Thursday, 16 October 2014

Of Ebola, Salt-bath and Bitter Kola…where are we?

Thursday-Friday night, last week, was one to remember. The whole nation was agog with the Ebola scare, leading to many consuming and bathing with salt solution. Funny though, it is serious. I thought I should do a piece on it, but decided to call my friend, Dr Ohanyido, being better qualified, to do it. Please do enjoy this very insightful piece of his, written last Saturday, August 9, 2014.
Of Ebola, Salt-bath and Bitter Kola…where are we?
By Francis Ohanyido | Public Health Physician
The Nigerian Minister of Health, Prof. Onyebuchi Chukwu, announced to a very scared country that Ebola Virus Disease (EVD) is now considered a national health emergency: a national position to officially deploy an action plan to contain it. By so doing, Nigeria had quickly followed precedents by Sierra Leonean and Liberian authorities without waiting for the cases to escalate to the level of those countries, a step which I scored highly.  A full EVD epidemic is beyond the capacity of any one African country to handle with its broad social, economic, psychological and security implications. It therefore behooves us to have a cogent action plan that cuts across international, national, interagency, states, and community levels.  To further emphasize the gravity of the situation, the World Health Organisation underscored this by declaring Ebola a global public health emergency.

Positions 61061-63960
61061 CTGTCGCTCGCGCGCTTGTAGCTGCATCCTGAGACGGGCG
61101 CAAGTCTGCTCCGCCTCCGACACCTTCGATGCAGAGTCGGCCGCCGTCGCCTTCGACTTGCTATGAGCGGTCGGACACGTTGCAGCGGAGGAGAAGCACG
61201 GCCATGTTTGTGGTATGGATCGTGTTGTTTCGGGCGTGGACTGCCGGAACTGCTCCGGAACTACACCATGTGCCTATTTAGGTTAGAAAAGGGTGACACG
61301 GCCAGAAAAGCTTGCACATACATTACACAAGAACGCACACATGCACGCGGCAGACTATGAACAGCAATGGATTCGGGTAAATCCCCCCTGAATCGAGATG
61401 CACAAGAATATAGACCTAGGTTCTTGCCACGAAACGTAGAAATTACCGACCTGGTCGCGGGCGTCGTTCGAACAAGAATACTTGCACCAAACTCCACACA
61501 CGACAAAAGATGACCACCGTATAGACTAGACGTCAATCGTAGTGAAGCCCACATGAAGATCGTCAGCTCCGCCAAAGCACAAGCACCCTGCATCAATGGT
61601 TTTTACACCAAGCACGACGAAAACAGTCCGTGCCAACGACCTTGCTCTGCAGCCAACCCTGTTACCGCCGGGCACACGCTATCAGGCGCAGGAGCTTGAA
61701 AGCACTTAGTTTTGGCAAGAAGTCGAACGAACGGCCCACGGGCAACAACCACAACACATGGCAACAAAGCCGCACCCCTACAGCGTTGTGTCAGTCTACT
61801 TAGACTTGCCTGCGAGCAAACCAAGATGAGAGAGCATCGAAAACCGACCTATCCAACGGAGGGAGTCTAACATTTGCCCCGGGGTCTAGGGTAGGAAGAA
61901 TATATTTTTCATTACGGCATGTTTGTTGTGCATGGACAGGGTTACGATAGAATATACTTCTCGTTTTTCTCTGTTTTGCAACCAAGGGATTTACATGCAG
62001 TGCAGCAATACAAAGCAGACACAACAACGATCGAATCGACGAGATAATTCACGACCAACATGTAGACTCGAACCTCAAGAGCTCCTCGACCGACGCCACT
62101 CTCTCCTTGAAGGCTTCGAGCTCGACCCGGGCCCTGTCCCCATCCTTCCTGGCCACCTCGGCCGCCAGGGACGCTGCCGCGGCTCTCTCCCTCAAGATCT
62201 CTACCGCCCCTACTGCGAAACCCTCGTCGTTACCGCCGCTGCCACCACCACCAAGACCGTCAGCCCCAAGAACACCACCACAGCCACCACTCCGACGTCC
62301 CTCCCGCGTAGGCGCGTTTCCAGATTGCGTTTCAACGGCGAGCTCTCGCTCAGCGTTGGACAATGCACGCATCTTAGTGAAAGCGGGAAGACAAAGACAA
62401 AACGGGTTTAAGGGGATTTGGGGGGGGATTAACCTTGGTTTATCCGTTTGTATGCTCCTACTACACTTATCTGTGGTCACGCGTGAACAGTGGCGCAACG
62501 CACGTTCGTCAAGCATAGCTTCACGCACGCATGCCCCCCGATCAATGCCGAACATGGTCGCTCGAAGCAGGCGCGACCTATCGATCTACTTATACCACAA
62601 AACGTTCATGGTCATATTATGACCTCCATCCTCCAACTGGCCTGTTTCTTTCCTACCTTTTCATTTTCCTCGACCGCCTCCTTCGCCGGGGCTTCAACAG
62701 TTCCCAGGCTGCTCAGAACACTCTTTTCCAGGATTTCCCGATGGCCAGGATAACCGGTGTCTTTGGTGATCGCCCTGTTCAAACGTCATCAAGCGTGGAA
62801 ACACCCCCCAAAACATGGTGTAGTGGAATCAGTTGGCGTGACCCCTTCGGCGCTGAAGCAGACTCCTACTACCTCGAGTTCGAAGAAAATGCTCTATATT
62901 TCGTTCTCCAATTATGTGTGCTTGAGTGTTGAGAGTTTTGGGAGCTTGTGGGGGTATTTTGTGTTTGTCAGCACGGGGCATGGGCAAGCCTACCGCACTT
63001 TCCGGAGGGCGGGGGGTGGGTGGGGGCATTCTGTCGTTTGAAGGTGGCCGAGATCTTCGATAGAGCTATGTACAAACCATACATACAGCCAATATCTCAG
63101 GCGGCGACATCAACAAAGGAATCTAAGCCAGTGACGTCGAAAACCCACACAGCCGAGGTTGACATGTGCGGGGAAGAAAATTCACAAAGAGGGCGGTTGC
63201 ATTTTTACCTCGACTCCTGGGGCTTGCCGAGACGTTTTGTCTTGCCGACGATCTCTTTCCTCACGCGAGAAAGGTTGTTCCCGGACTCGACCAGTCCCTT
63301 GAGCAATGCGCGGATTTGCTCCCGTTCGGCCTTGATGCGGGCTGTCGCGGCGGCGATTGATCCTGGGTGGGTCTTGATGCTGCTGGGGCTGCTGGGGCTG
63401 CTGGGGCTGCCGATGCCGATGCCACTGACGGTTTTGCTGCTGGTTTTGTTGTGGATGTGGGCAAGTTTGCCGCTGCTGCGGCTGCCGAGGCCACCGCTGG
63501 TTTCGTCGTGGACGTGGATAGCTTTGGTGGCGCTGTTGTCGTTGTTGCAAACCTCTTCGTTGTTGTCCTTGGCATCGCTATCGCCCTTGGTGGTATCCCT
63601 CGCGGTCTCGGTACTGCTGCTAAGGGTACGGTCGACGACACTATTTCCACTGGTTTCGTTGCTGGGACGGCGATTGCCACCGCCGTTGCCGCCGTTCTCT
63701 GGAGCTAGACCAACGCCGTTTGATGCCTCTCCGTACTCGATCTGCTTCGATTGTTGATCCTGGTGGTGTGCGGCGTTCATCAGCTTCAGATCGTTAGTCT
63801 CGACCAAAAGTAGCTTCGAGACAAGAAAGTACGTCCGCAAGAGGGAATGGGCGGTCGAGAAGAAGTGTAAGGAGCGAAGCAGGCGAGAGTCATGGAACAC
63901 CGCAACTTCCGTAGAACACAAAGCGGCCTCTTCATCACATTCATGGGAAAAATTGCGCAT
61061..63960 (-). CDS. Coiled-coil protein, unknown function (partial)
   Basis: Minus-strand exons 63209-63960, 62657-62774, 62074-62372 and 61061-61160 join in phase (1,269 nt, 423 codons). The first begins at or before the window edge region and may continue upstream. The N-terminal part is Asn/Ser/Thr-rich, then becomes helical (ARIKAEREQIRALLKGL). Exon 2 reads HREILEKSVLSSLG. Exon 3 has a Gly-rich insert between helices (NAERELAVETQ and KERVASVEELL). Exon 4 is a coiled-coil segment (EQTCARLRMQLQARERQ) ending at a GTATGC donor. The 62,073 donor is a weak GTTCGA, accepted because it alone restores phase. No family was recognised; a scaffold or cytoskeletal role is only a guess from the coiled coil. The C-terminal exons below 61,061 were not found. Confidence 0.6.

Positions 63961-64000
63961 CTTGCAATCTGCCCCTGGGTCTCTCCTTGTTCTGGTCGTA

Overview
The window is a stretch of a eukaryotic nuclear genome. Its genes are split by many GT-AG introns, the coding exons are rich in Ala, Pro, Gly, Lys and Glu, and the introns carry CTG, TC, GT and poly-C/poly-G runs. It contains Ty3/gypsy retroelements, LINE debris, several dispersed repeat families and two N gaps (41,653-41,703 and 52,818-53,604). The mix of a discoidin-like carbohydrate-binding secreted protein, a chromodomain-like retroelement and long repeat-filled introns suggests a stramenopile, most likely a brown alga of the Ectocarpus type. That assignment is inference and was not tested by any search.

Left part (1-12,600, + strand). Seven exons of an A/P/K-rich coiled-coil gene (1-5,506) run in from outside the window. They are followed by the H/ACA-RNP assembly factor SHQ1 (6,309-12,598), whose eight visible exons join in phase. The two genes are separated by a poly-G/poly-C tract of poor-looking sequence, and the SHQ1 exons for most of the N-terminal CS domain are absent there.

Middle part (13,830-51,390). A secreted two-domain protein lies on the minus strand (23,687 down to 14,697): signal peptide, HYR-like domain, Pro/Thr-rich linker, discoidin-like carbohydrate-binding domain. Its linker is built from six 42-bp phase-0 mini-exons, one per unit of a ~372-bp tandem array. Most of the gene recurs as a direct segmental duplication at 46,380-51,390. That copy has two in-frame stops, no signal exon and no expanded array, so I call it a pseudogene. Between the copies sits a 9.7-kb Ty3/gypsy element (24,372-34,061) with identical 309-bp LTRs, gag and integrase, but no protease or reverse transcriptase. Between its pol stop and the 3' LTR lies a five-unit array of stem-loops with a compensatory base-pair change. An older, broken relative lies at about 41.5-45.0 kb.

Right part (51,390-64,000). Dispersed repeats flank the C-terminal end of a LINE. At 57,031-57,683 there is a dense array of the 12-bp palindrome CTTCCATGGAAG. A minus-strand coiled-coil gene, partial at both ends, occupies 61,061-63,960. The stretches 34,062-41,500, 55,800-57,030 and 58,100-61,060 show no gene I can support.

The Ebola Viral Disease arrived Nigeria with Patrick Sawyer, an American-Liberian, who flew into Lagos and died a few days later, seeding Nigeria’s first documented infection. The deadly EVD had arrived a country challenged by a nationwide strike by physicians. It also arrived with its own ‘usual suspects’; rumours and conspiracy theories and all what not, mostly driven by our fear. It is however clear that this epidemic seed into Nigeria is traceable to the Zairian Ebola strain that broke-out in Guinea in February 2014. Since then, globally, out of about 1,700 cases that tested positive, more than 900 of them have died. This caused Doctors Without Borders (MSF) to admit this week that the virus is spreading more than predicted with more than 60 outbreak hotspots. The national EVD count by yesterday showed that the number of cases tied to this in Nigeria has reached nine from the mid-week count of seven positive cases. We still have only two mortalities; Sawyer and the hospital matron that nursed him. All the known cases have remained within Lagos. Initially, there were fears that two corpses that were flown to the Southeast from Ebola-struck Liberia were possibly mortalities from EVD. These speculations have been thrashed out.